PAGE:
3.1 The examining division assessed inventive step starting from D3 and the Board agrees that this is a reasonable starting point. D3 discloses a mobile phone having a plurality of notification profiles (for example “General”, “Silent”, and “Meeting” – see pages 53 and 54, as well as the table on page 142). The user can select a profile from the settings menu (pages 146 and 147).
3.2 It is common ground that the method of claim 1 of the auxiliary request differs from D3 by the automated profile switching:
“if the user has selected an automated profile switching, the method further comprises:
upon occurrence of a calendar-related event, determining whether a notification mode has been set for the calendar-related event;
if no notification mode has been set, remaining in the current notification mode;
if a notification mode has been set, automatically applying the selected notification mode;
upon ending of the calendar-related event, automatically switching back to the current notification mode”.
The examining division formulated the problem to be solved as “how to couple the notification modes with the calendar”. Since this involves elements of the solution, namely the recognition that the notification mode should be coupled with calendar functionality, this can only be allowable if the concept is not technical.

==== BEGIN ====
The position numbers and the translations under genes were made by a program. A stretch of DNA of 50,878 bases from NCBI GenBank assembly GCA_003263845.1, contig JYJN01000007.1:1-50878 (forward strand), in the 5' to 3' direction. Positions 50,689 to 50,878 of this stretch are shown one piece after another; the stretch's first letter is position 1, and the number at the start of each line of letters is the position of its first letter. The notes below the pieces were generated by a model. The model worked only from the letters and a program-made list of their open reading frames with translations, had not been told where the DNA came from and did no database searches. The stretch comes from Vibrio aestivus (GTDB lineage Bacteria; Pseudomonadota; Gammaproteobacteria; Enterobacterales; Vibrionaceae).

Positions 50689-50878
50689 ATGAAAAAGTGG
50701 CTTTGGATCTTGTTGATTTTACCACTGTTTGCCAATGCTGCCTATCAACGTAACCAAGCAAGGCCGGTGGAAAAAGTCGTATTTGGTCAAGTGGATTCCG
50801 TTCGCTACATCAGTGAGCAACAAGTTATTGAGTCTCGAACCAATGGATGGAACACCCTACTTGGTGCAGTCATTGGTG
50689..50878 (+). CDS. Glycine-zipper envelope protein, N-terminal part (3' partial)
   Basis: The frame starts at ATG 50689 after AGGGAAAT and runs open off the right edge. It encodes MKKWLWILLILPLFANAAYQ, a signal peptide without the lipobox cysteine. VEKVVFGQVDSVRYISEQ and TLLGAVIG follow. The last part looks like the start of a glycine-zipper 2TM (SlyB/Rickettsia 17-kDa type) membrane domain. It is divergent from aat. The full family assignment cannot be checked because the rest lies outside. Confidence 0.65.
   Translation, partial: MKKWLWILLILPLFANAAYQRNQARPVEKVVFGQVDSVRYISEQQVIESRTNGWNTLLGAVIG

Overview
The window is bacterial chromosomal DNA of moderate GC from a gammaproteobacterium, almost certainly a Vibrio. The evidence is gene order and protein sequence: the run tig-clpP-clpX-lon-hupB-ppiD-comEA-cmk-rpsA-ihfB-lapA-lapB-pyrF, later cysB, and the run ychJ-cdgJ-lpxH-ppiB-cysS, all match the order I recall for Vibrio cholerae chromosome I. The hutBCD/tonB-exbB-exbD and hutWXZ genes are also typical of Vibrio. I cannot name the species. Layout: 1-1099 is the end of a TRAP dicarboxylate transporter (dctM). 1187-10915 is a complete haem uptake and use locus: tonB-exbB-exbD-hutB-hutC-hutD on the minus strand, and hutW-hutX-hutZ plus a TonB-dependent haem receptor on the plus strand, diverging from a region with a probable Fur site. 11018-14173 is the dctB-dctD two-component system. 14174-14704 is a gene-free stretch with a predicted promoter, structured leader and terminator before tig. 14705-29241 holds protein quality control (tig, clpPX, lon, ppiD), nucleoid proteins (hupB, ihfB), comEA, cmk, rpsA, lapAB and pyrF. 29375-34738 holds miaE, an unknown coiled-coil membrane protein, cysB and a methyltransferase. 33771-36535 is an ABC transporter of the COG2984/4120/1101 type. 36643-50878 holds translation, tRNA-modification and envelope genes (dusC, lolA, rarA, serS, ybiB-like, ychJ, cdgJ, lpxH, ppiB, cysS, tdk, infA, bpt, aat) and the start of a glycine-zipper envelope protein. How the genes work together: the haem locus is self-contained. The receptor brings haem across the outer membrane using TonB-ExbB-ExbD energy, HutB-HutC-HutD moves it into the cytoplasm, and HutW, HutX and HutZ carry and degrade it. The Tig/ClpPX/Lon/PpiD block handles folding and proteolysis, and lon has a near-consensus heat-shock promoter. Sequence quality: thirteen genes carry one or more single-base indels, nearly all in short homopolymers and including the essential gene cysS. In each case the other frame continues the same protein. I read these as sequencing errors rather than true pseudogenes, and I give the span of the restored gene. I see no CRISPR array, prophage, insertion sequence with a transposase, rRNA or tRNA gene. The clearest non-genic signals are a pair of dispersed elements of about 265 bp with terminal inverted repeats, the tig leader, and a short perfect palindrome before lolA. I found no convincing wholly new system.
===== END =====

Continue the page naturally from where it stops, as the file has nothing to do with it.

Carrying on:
3.4 The next step in the assessment of inventive step is to formulate the objective technical problem solved by the invention. This is often a crucial issue, because the problem defines what is given to the skilled person. A broadly formulated problem leaves a lot for the skilled person to solve. A narrowly formulated problem, on the other hand, puts the skilled person closer to the invention. The limit is the point just before elements of the solution enter into the problem (impermissible hindsight).
In all cases, non-technical features cannot contribute to inventive step. Therefore, they may legitimately appear in the formulation of the problem to be solved without constituting such hindsight (T 641/00 – Two identities/COMVIK). Applicant argued that the computer-implemented method as claimed provides an efficient and flexible way for allocating resources. Moreover the claimed method allegedly minimizes data transfer via the use of a remote reference.
The Board agrees in that it the claimed concept is not technical. Hence, most of the features present in claim 1 must not be taken into account for assessing inventive step:
3.6 The Board agrees that it is not. Moreover, the Board goes further than the examining division and considers also the settings themselves to be non-technical. Those settings do nothing more than provide the user with options. The global setting allows the user to switch the automatic profile switching on or off. The local setting allows the user to specify a notification profile for each event. The Board sees none of this as technical. Therefore, all of it is part of the problem to be solved in the form of a requirement specification given to the skilled person. This is a narrow problem. The only thing that is left for the skilled person to do is to implement the requirements on the mobile device. In the Board’s view, this would have been obvious.
In conclusion, the Board ruled that the subject-matter of claim 1 does not involve an inventive step (Article 56 EPC).
You can read the whole decision here: T 1989/12 (Calendar-based profile switching / MICROSOFT) of April 26, 2018